and guess what, you’ve got a China.
When Kelly’s Georgie was six he had sex education lessons at school. Nothing but the most basic facts and a few diagrams, and, according to Kelly, very little in the way of sniggering, but great excitement. The moment Georgie's dad came home from work he too was treated to this staggering revelation, as was Georgie’s sister Chloe. “Dad, I've got a penis and so have you and Chloe has a China. “ Georgie just couldn’t get over it.
This little gem came up because Kelly told me about an exciting week with Chloe, who is twelve and has just started her periods. Chloe is miffed because she can’t go swimming this week but otherwise she is taking it in her stride. She is annoyed at being the first in her class but Kelly has assured her that she’ll therefore be the coolest among the girls and she’ll be the centre of attention for a while.
How times have changed. We had one lecture in my all-girls-school, for all ages, from 10 to 16 year olds (16-18 year olds were excused, presumably because they already knew the difference between boys and girls and the fun you could have with that difference). A man, he may have been a priest in my catholic grammar school, or less likely, a doctor, stood in front of row upon row of giggling girls in the school’s assembly hall and held forth about the birds and the bees and how kissing was sinful and the first step on the road to perdition. Come to think of it, he must have been the school priest, surely no doctor would have spouted such nonsense even in the unenlightened days of the late 50s?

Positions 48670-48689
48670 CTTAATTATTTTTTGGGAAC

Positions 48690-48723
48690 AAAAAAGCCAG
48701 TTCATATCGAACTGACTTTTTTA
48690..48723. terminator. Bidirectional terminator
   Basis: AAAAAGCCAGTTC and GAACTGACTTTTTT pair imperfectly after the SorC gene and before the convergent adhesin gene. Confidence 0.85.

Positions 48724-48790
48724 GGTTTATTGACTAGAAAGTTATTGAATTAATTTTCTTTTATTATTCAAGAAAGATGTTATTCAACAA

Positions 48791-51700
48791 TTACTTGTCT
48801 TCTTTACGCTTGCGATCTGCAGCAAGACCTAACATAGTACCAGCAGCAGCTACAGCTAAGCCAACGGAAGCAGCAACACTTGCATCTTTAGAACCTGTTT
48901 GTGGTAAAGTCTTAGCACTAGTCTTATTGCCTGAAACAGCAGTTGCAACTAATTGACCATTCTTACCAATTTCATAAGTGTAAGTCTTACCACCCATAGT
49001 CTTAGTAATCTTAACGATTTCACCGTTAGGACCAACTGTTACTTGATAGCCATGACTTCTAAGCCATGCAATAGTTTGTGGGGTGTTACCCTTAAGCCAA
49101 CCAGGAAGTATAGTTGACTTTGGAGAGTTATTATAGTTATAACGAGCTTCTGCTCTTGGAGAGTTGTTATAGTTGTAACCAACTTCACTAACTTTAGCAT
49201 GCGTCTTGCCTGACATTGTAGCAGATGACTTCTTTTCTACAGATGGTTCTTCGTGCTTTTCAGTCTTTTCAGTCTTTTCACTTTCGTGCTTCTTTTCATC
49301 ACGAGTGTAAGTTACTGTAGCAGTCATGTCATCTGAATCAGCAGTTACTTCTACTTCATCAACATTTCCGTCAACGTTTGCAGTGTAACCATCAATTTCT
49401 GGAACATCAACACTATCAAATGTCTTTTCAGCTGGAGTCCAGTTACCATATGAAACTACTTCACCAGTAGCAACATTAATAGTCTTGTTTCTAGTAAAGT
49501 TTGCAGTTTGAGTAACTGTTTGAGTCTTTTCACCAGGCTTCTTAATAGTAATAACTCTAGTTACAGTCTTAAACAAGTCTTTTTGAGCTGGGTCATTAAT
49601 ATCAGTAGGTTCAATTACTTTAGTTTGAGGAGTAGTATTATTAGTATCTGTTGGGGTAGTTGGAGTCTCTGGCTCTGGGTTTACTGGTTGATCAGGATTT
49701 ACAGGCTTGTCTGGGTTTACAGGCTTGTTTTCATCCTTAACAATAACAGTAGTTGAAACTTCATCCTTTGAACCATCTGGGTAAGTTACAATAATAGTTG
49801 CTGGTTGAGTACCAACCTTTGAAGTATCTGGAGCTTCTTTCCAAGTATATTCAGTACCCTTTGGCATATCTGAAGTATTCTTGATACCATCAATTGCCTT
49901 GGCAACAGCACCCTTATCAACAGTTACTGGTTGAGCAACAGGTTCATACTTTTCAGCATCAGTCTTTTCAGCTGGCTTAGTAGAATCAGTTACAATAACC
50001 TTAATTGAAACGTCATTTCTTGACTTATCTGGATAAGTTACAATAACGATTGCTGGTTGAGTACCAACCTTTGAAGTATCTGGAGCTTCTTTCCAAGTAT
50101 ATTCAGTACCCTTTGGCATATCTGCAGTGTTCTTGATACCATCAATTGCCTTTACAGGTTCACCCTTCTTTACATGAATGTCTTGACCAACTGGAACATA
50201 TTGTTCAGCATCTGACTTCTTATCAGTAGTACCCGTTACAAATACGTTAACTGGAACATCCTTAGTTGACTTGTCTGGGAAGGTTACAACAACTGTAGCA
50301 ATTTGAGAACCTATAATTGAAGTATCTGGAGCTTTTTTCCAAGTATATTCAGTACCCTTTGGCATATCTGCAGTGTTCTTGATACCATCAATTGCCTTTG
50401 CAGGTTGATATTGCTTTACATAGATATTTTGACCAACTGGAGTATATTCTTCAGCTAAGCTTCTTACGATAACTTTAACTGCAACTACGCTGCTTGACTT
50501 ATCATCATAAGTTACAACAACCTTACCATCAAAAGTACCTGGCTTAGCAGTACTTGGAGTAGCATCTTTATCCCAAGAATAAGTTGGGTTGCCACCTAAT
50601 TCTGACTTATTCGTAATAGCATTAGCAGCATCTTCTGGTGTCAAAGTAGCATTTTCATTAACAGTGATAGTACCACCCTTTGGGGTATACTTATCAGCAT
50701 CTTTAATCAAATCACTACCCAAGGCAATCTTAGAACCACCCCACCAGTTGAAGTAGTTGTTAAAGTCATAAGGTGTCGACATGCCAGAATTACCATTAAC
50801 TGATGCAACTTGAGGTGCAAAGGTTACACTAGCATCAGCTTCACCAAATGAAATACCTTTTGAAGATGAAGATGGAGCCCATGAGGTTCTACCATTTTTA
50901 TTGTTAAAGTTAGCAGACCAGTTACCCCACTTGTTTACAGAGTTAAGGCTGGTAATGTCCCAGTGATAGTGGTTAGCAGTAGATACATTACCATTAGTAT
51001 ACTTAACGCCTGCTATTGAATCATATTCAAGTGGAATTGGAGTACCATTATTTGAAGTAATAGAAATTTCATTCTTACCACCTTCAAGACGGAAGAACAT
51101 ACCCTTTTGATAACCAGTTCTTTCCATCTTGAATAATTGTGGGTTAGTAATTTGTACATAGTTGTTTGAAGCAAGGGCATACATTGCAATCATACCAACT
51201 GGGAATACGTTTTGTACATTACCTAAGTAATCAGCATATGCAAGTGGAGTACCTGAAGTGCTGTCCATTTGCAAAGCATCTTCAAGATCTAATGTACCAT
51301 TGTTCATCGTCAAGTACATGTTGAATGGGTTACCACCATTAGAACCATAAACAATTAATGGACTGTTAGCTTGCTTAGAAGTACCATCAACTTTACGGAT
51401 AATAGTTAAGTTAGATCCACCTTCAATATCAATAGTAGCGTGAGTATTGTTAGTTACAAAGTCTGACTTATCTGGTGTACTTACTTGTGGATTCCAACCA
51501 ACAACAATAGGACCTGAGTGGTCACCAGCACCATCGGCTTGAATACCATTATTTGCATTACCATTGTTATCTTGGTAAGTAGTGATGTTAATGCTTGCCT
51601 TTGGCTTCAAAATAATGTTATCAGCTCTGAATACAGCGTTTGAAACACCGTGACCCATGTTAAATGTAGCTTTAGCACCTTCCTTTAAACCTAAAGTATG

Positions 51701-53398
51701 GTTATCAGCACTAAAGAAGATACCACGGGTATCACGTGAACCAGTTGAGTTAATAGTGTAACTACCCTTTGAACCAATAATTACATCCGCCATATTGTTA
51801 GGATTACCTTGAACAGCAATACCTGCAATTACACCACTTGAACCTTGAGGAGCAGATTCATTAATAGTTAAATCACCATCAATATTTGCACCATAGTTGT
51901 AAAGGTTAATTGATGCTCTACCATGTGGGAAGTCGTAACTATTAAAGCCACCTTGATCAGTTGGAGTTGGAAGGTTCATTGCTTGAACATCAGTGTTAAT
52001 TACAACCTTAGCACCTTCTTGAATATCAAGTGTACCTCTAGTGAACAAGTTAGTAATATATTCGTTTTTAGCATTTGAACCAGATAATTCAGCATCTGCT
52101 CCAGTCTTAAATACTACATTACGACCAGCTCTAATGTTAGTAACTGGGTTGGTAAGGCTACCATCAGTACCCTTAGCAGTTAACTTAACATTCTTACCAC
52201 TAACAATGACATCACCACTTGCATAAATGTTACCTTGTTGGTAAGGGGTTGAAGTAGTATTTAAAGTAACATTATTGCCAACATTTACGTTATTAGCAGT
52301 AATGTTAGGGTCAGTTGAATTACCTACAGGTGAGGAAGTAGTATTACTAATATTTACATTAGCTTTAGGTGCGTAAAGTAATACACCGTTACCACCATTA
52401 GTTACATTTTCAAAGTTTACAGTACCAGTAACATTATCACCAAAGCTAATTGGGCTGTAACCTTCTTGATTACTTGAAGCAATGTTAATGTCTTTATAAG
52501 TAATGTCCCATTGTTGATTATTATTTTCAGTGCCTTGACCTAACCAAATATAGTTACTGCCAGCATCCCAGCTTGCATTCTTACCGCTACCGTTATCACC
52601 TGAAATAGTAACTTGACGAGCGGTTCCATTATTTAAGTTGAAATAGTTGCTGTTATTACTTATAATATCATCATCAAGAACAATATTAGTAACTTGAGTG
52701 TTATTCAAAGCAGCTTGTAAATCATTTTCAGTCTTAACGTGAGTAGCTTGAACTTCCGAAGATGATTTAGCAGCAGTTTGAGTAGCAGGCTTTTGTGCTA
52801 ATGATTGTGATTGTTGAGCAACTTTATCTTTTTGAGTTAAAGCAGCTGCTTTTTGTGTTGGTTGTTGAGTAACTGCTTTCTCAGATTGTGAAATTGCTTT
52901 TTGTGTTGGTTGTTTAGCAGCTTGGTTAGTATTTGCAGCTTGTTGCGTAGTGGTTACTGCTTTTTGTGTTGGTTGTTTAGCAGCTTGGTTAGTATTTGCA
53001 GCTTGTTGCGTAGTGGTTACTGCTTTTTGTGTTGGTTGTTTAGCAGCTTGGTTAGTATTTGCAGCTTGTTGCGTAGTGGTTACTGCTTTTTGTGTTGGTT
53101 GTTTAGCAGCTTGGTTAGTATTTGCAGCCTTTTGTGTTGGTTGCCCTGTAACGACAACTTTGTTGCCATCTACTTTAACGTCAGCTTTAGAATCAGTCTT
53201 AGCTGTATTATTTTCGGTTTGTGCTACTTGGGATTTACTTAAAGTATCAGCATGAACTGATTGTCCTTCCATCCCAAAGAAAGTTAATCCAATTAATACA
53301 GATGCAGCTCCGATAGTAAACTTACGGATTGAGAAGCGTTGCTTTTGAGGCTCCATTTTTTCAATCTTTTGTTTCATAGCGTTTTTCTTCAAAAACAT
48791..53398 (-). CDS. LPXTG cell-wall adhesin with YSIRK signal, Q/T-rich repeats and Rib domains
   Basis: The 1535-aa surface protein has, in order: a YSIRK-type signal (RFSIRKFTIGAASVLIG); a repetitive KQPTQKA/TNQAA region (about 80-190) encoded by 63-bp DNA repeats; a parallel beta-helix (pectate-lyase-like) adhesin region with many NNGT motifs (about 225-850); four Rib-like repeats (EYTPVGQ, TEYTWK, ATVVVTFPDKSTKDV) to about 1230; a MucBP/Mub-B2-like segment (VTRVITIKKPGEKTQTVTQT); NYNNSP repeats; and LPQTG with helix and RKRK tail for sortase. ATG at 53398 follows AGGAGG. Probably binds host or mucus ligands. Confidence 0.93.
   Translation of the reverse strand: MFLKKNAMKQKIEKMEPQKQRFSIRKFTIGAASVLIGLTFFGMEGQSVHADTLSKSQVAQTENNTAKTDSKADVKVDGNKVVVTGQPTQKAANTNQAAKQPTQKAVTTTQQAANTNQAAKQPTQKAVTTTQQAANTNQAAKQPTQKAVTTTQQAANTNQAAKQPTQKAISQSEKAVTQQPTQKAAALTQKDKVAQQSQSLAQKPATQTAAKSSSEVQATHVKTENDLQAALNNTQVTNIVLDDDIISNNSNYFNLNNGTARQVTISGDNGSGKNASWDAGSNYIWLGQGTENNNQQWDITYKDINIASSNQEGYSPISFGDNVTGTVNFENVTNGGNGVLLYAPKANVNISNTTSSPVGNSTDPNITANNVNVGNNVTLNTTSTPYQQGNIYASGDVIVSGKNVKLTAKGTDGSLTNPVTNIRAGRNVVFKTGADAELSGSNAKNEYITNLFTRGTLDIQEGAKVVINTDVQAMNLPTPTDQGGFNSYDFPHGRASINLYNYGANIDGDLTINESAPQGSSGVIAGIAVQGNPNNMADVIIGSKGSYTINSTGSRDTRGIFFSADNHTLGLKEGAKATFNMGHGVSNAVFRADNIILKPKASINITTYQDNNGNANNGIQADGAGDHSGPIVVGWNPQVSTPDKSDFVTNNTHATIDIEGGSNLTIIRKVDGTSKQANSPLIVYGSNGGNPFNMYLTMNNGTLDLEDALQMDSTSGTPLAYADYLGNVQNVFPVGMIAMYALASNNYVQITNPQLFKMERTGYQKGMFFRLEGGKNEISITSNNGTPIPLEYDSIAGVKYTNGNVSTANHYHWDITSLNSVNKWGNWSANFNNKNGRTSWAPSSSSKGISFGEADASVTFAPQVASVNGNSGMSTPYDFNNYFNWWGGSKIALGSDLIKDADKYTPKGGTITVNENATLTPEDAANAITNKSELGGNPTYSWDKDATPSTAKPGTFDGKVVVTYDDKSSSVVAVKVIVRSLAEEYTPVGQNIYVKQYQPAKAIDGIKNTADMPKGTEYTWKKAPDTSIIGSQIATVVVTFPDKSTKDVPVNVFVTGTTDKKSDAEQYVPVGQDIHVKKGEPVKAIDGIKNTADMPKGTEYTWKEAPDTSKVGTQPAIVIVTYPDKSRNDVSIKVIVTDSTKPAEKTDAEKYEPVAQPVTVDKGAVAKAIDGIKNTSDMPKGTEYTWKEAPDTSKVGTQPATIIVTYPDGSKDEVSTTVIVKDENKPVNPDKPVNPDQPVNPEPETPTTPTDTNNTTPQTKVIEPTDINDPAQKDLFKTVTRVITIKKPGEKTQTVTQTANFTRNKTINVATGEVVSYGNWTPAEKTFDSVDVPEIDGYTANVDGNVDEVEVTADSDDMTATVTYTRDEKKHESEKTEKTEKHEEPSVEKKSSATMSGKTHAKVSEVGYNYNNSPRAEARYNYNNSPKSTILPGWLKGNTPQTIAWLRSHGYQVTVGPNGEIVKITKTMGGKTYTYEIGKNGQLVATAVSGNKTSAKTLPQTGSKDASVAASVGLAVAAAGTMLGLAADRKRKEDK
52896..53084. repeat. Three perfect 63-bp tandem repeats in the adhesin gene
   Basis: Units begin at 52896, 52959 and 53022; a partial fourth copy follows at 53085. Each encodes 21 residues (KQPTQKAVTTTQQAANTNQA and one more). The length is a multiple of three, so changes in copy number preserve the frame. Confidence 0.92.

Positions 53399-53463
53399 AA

I was one of the youngest and my knowledge of all things physical and carnal was still zero after the lecture. Menstruating for the first time was a frightening experience for an innocent like me, I was sure I was about to die. My mother, who never made any effort to explain the facts of life to me, blamed the school for not having done so.
Dear Aunt Katie, with whom I was staying at the time, just smiled reassuringly and when my mum came to collect me, told her to speak up, finally. All my mum managed was, “you’re alright, you’re not dying. That’ll happen every four weeks now.” Poor mum, she just never could overcome her inner straitjacket.